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  Bitwise Operation Issues  (Read 317 times)
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Offline Dane

Senior Newbie





« Posted 2013-02-17 11:27:01 »

I can't figure out why this isn't writing/reading properly.

Basically what I'm trying to do is write numbers to an array of bytes, and then read them. It's pretty self-explanatory if you take a look.

Any help would be greatly appreciated.


Test.java:
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import org.valhalla.io.Payload;

public class Test
{

   public Test()
   {
      try {
         Payload p = new Payload(32);
         p.putLong(0x7fffffffffffffffL);
         p.putInt(0xFFFFFF);
         p.putShort(0xFFFF);
         p.put(0xFF);
         p.putFloat(1.234f);
         
         p.reset(); // Resets the position back to zero.
       
         System.out.println("Value: " + p.getLong() + ", " + p.getInt() + ", " + p.getShort() + ", " + p.get() + ", " + p.getFloat());
      } catch (Exception e) {
         e.printStackTrace();
      }
   }

   public static void main(String[] args) {
      new Test();
   }

}


Output:
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Value: -1, 16777215, 65535, 255, 1.234


Payload.java:
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package org.valhalla.io;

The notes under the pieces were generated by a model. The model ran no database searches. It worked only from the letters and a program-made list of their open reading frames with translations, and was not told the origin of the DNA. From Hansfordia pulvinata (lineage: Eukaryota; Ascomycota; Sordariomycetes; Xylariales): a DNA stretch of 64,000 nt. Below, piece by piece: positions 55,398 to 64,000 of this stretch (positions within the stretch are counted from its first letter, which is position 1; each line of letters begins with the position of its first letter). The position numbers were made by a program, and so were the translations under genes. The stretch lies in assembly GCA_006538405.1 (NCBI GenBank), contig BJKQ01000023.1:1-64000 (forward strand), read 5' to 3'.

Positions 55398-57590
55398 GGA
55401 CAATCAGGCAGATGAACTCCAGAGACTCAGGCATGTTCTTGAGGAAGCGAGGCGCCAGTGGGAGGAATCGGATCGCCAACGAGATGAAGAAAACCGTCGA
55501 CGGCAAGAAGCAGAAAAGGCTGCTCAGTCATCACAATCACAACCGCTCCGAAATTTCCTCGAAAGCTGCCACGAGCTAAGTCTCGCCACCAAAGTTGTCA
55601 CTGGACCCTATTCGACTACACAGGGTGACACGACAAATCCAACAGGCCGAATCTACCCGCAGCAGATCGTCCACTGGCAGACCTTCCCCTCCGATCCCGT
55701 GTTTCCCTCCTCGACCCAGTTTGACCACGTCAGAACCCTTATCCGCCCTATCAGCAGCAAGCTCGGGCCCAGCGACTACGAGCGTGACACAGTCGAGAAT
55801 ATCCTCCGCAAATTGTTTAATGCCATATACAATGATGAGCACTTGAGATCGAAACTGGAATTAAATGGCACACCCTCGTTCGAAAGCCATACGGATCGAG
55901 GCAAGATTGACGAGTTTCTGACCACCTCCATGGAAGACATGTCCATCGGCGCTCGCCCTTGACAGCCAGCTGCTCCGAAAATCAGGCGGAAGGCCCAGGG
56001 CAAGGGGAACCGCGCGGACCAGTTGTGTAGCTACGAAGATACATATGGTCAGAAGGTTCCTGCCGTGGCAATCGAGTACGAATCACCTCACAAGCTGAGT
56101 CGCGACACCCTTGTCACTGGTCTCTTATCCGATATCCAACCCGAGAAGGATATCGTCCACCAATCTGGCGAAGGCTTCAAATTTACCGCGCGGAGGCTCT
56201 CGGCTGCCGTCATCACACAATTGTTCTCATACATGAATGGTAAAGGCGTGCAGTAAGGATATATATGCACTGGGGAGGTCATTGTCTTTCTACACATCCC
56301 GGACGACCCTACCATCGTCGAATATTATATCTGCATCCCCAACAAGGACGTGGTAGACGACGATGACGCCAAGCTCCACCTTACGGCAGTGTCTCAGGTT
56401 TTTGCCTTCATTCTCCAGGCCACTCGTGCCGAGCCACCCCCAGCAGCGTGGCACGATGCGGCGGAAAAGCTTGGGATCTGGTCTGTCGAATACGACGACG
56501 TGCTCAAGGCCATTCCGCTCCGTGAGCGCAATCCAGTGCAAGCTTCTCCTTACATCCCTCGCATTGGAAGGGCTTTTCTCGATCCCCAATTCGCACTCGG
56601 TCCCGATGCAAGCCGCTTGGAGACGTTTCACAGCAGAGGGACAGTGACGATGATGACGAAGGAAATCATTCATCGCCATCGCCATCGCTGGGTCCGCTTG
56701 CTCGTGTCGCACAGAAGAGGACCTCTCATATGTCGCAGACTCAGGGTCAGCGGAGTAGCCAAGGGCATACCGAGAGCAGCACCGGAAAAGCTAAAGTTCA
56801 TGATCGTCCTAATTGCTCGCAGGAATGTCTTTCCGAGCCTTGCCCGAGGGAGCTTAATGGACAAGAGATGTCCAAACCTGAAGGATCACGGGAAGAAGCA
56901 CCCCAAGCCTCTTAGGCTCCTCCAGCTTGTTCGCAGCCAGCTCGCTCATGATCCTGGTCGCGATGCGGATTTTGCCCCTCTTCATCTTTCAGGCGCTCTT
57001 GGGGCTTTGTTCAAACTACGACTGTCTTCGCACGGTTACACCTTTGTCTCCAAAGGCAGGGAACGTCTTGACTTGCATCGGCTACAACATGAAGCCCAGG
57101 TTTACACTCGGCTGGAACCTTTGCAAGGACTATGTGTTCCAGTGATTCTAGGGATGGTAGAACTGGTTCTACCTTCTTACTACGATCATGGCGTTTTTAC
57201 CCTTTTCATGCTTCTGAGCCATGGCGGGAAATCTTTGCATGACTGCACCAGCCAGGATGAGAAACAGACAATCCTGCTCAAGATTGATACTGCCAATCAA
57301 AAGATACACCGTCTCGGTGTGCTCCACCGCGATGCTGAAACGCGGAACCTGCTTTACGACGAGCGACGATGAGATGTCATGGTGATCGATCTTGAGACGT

import java.io.IOException;
import java.io.OutputStream;

public class Payload
{

   private byte[] data;
   private int position = 0;
   private OutputStream out;

   public Payload(int size)
   {
      this.data = new byte[size];
   }

   public Payload(OutputStream out, int size)
   {
      this.out = out;
      this.data = new byte[size];
   }

   public Payload(byte[] data)
   {
      this.data = data;
   }

   public int get() {
      return (data[position++] & 0xFF);
   }

   public Payload put(int i) {
      this.data[position++] = (byte) (i & 0xFF);
      return this;
   }

   public boolean getBoolean() {
      return get() == 1;
   }

   public Payload putBoolean(boolean flag) {
      this.put(flag ? 1 : 0);
      return this;
   }

   public int getShort() {
      return get() << 8 | get();
   }

   public Payload putShort(int i) {
      put(i >>> 8);
      put(i);
      return this;
   }

   public int getInt() {
      return getShort() << 16 | getShort();
   }

   public Payload putInt(int i) {
      putShort(i >>> 16);
      putShort(i);
      return this;
   }

   public long getLong() {
      return getInt() << 32L | getInt();
   }

   public Payload putLong(long l) {
      putInt((int) (l >>> 32L));
      putInt((int) l);
      return this;
   }

   public double getDouble() {
      return Double.longBitsToDouble(getLong());
   }

   public Payload putDouble(double d) {
      this.putLong(Double.doubleToLongBits(d));
      return this;
   }

   public float getFloat() {
      return Float.intBitsToFloat(getInt());
   }

   public Payload putFloat(float f) {
      this.putInt(Float.floatToIntBits(f));
      return this;
   }

   public Payload reset() {
      this.position = 0;
      return this;